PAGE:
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Thread poster: Claire Tanaka
Tutorial for Subtitle Workshop?
Claire Tanaka  Identity Verified
Japan
Local time: 23:32
Japanese to English
Oct 12, 2007

I may have some subtitling work coming up, so I have decided to teach myself Subtitle Workshop now while I have some free time. Unfortunately, the help file is very long-winded, and it doesn't offer a clear, short, explanation of how to create and edit a subtitle file. I have managed to figure some things out on my own, but if there is a nice, easy-to-understand tutorial out there, I would love to see it.

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Gina Ferlisi
Italy
Local time: 16:32
Member (2008)
Italian to English
+ ...
subtitle workshop guide Oct 12, 2007

Hello, here is a link where you can download the users guide and other information . http://www.urusoft.net/downloads.php?cat=manualsw&lang=1

Hope it can be of help..i am also learning to use it too

bye gina


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José Henrique Lamensdorf  Identity Verified
Brazil
Local time: 11:32
Member (2007)
English to Portuguese
+ ...
Everything you need Oct 12, 2007

You may find all the technical know-how you need for subtitling at http://www.videohelp.com . I did. The problem there is that they have so much information that it might take some persistence and clever searching to find what you really want.

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Claire Tanaka  Identity Verified
Japan
Local time: 23:32
Japanese to English
TOPIC STARTER
thank you Oct 12, 2007

Thank you both for the links. I will take a look. I already looked on videohelp a bit, but I couldn't find what I needed. I'll try again.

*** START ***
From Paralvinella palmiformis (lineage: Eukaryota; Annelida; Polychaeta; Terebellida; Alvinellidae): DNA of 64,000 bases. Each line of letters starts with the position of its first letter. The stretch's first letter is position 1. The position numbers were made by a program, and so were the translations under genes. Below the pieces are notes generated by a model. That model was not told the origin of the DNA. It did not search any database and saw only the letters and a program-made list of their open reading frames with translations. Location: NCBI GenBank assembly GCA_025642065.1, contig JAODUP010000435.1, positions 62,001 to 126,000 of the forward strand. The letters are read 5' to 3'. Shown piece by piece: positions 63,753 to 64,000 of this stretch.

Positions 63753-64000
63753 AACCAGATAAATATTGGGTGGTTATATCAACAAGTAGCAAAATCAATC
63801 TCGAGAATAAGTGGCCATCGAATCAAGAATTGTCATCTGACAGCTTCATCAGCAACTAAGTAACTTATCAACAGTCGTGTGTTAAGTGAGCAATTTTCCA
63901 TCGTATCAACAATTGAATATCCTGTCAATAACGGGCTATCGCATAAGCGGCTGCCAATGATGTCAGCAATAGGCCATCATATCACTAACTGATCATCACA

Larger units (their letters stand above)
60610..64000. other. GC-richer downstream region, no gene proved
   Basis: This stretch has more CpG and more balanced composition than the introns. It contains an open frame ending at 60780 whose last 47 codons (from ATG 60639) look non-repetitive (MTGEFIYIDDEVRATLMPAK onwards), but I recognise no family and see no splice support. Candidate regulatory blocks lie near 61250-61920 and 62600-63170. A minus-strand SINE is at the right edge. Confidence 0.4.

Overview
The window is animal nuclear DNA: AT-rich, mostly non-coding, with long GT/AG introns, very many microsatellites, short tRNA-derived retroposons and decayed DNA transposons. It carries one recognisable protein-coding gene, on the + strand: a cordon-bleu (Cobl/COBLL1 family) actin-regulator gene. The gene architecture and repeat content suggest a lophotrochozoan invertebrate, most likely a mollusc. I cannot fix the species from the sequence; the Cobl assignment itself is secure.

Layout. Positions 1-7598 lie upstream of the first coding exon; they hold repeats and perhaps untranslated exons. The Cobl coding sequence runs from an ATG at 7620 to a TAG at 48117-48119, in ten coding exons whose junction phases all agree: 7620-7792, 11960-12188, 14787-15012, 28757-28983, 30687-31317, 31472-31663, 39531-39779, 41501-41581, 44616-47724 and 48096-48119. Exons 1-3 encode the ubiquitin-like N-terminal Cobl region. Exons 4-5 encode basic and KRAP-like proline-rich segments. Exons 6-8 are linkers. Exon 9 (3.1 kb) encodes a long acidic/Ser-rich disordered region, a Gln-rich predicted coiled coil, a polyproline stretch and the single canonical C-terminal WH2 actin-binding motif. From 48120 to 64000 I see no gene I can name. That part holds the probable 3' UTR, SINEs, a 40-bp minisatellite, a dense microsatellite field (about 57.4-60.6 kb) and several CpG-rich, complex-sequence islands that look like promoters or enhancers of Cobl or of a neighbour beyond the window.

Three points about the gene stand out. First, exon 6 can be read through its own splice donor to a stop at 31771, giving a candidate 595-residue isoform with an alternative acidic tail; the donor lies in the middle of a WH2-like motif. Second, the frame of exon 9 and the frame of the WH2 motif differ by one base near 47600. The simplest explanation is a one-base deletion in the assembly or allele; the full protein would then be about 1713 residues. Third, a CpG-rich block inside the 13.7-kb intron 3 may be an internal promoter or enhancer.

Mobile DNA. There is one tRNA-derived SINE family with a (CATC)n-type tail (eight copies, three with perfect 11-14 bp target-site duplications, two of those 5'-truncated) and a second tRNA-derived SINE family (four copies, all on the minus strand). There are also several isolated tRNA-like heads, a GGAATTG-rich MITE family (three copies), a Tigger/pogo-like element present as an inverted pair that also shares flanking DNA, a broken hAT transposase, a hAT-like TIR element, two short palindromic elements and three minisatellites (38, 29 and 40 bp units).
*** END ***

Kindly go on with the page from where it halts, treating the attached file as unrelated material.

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cintiamello
Brazil
Local time: 11:32
English to Portuguese
TM for Subtitle Wrokshop Jan 13, 2011

Hi,

It's easy to use, but it doesn't have a TM.
I am looking for a way to join this software to any CAT tool or creating a TM inside it.
Does anyone know how to do this?


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José Henrique Lamensdorf  Identity Verified
Brazil
Local time: 11:32
Member (2007)
English to Portuguese
+ ...
CAT tools and subtitles Jan 13, 2011


cintiamello wrote:
It's easy to use, but it doesn't have a TM.
I am looking for a way to join this software to any CAT tool or creating a TM inside it.
Does anyone know how to do this?


It beats me why anyone would use a CAT tool for subtitles. Maybe it's because I translate from the audio track, and not from pretranslated subtitles in yet another language. IMO one must keep the rhythm of the video in the subtitles, otherwise the subs will come with the same (lack of) quality in spotting as found in those free downloadable movies available on the web.

Anyway, I get the impression that too many translators nowadays are unable to order a pizza or brush their teeth without Trados.

Subtitle files are plain text, apart from some numbers and occasional parameters. You can open any of them using Windows Notepad, consequently Word too. WordFast would skip over all those numbers, so you could use it to translate the text. Just be careful not to translate parameters!

Subtitle Workshop is compatible with several dozen subtitle file formats, each one for a specific subtitles burner. In the low-end ones (such as the superb, though free, VirtualDub), most of the subtitle formatting is recorded on that file, such as SSA (SubStation Alpha) files. So these wouldn't be so good for CAT translation. On the high end there are the DVD authoring programs, like Adobe Encore, which uses TXT files containing no more than time-in, time-out, and subtitle text. All formatting is done on the authoring program, which makes these files better to CAT-translate.

There is no problem in using SW to convert from one type to another. The only thing is that every time you convert a more detailed (e.g. SSA) file into a less detailed one (e.g. TXT), you lose all the subtitle formatting. However if you know these details, such as font, size, style, margins, etc., this is easy to rebuild for the whole file.

If you've been hired to translate 'junk' subtitles, as I call translating the pre-spotted subs without ever watching the film (the only reason I'd imagine for using a CAT tool or machine translation there), the process can be made simple. Rename the file you get, e.g. filename.srt into filename.txt. Translate it using Word, save it as TXT, and then rename it back as filename.srt.


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